A California Chamber of Commerce-opposed bill that creates additional burdens and costs on the lodging industry, which was disproportionately impacted by the state shutdowns during the pandemic, recently passed a Senate policy committee after only minor amendments were made.
AB 1074 (Lorena Gonzalez; D-San Diego) extends the provisions of the Displaced Janitor Opportunity Act to nearly every service a hotel contracts for, making it difficult for hotels to change contractors or attract new contractors. It would apply to hotels and bed and breakfasts of all sizes.
What is the Displaced Janitor Opportunity Act?
The Displaced Janitor Opportunity Act was enacted 20 years ago as a response to the underground janitorial industry. Under the Act, any time there is a change in a contract for janitorial or building maintenance services, the new contractor is then required to hire all the former contractor’s employees for a period of 60 days. If the employees’ performance is deemed “satisfactory,” which is a low standard, the contractor is required to permanently retain all of those employees. A new contractor that does not retain the former contractor’s employees can be sued in court.
Under AB 1074, hotels will have a difficult time changing or attracting contractors for hotel services because the new contractor would be required to hire all the former contractor’s employees, even if it cannot afford to do so or even if doing so will require the contractor to displace its existing employees. The term “guest services” is broadly defined as “front desk, bell, in-house mail delivery, telephone operation, concierge, spa, valet, maintenance, landscaping, housekeeping, laundry, room services, and other turndown services.” Already recognizing nearly every service a hotel provides, guest services also vaguely includes “substantially similar” services to those listed above. Undefined, “substantially similar” can be inferred in a variety of ways that may fail to keep provisions consistent throughout the state.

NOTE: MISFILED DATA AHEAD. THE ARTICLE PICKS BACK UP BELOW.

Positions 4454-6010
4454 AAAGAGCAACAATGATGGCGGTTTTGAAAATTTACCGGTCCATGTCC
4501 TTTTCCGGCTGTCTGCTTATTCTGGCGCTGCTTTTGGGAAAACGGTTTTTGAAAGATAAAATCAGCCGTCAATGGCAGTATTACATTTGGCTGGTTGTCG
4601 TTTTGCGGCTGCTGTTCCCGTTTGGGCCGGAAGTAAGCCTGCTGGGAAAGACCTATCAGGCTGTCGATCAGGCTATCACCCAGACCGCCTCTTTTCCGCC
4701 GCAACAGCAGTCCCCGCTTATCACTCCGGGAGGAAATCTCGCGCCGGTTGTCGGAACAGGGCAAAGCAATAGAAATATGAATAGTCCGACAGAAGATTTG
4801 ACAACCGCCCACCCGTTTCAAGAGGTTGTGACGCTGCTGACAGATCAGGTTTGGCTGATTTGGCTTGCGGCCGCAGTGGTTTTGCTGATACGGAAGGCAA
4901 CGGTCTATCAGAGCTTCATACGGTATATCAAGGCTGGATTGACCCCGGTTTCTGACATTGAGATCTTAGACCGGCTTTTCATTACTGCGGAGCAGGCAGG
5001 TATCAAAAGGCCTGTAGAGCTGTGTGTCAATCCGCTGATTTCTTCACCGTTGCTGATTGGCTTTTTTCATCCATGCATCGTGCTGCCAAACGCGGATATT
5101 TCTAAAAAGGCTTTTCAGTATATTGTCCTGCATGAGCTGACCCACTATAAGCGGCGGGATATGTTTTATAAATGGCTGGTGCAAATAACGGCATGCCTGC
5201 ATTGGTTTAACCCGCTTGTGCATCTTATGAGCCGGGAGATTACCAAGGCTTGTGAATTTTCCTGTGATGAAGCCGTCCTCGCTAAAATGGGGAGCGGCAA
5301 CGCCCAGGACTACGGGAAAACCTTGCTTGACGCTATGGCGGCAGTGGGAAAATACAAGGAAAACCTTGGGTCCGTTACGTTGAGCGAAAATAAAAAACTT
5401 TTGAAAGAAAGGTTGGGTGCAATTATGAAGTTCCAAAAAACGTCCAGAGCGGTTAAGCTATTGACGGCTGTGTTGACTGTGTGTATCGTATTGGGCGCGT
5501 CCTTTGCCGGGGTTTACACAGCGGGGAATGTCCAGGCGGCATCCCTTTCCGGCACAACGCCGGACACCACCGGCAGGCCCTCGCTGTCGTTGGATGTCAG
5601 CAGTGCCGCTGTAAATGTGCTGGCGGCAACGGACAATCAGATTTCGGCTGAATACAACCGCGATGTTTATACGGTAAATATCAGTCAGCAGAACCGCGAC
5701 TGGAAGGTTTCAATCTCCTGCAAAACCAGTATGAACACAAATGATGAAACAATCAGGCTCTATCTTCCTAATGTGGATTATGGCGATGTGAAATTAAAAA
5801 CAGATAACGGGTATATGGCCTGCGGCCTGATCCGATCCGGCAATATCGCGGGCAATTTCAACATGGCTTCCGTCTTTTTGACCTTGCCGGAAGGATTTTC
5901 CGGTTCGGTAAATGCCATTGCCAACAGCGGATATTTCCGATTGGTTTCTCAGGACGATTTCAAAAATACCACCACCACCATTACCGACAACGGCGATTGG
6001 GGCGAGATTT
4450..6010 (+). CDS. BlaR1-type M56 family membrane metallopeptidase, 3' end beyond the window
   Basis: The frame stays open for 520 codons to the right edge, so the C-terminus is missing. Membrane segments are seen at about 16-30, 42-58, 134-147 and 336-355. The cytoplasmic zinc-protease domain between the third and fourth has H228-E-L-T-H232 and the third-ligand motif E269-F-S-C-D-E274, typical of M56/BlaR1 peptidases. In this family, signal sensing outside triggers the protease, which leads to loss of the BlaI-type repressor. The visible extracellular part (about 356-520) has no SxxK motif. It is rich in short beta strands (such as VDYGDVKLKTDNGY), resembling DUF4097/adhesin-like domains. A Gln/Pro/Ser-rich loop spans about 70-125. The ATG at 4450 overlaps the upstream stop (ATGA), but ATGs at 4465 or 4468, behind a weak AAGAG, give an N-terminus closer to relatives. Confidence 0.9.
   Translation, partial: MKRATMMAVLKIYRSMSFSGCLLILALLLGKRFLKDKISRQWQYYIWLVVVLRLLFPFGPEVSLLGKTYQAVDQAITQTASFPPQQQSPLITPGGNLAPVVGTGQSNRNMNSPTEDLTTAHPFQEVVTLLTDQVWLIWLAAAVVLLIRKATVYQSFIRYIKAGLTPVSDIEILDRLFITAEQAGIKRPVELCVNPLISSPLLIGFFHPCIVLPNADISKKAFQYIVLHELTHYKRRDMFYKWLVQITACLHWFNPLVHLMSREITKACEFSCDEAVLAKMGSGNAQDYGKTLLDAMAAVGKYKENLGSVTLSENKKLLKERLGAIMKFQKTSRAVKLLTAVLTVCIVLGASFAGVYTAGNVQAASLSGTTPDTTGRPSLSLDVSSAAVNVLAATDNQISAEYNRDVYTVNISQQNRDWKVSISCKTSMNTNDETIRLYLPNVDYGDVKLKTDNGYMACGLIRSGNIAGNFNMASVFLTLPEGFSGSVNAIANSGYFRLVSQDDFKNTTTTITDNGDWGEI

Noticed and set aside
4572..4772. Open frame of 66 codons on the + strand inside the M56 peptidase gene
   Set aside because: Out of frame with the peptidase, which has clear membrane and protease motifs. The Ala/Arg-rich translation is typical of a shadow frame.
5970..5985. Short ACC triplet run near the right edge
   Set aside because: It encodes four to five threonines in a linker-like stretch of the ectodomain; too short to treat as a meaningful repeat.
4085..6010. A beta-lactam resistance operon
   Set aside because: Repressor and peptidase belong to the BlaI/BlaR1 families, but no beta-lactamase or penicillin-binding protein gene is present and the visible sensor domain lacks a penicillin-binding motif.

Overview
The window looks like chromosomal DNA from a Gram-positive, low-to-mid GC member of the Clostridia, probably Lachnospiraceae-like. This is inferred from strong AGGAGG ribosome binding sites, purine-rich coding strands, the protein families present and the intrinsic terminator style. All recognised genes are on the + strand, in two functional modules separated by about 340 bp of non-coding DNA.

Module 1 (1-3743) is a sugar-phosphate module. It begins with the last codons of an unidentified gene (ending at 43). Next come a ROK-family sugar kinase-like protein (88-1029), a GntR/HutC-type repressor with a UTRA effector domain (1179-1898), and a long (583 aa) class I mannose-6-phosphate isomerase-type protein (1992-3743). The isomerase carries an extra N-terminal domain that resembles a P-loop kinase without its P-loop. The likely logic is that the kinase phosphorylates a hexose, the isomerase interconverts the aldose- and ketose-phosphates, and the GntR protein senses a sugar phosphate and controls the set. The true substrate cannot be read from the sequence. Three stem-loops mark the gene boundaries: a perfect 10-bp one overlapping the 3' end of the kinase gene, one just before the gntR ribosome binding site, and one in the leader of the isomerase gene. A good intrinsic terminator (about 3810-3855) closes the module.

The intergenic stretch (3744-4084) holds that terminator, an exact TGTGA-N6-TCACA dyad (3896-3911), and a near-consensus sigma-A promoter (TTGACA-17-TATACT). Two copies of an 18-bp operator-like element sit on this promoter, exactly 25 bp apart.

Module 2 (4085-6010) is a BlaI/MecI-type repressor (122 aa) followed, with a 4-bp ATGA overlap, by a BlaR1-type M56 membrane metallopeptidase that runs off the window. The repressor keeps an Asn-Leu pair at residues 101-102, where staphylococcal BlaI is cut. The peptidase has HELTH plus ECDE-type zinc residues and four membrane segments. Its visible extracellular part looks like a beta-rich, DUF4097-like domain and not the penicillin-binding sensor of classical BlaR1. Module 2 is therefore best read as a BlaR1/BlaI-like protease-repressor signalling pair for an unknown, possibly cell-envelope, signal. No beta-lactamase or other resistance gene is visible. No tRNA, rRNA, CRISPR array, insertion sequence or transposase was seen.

In addition, the Act states that the contractor must have 25 or more employees, but there is no limitation under the hotel size, and whether all the employees need to work at the same location. Furthermore, an employee must work 15 hours per week for this Act to apply to them, but it is unclear whether all those hours must be performed at the same location. An employee who works 18 hours at Hotel A and 2 hours at Hotel B would still potentially be covered by AB 1074 at Hotel B, even with only working 2 hours a week at that location.
Wrong Time to Regulate
California’s hotel industry has already been greatly impacted due to the pandemic with more than 20% of hotels suffering closures, and upwards of 122,000 employees laid off. It is not the time to subject the already-decimated hotel industry to more regulation in a critical time of revival.
The author’s justification for AB 1074 is that it is a response to the COVID-19 pandemic. However, the bill is not limited to the pandemic. It also is important to note that a similar bill with a right to recall mandate, AB 3216 (Kalra; D-San Jose), a 2020 CalChamber job killer, was vetoed by Governor Gavin Newsom just last year during the height of COVID-19. It was vetoed out of concern that the bill was not limited to COVID-19, and that the hospitality industry had been one of the hardest hit by the pandemic. Newsom stated in his veto message that AB 3216 would place “too onerous a burden on employers navigating these tough challenges.” The right to recall mandate eventually was slipped into the 2021 budget, but only after being narrowed to relate directly to COVID-19.
AB 1074 originally contained a right to recall mandate and was tagged as a job killer. When April 19, 2021 amendments eliminated COVID-19 related recall provisions from AB 1074, the CalChamber removed the job killer tag, but remains opposed because of the harm the bill will do to the lodging industry.
The hotel industry is still navigating tough challenges the pandemic has brought as well as the local and state right to recall mandates that were enacted recently. Now is not the time to pile on another new, broad mandate with no limitations.
AB 1074 will delay hotel employers’ ability to navigate reopening after forced closures and reduced operations in response to COVID-19. Increased costs will cause difficulty for hotels and bed and breakfasts of all sizes to secure necessary service contracts to maintain operations. The CalChamber and other groups oppose AB 1074 due to the negative impact it will have on the struggling hotel industry.
AB 1074 was approved by the Senate Labor, Public Employment and Retirement Committee and will be considered by the Senate Appropriations Committee when legislators return from summer recess in August.
Staff Contact: Ashley Hoffman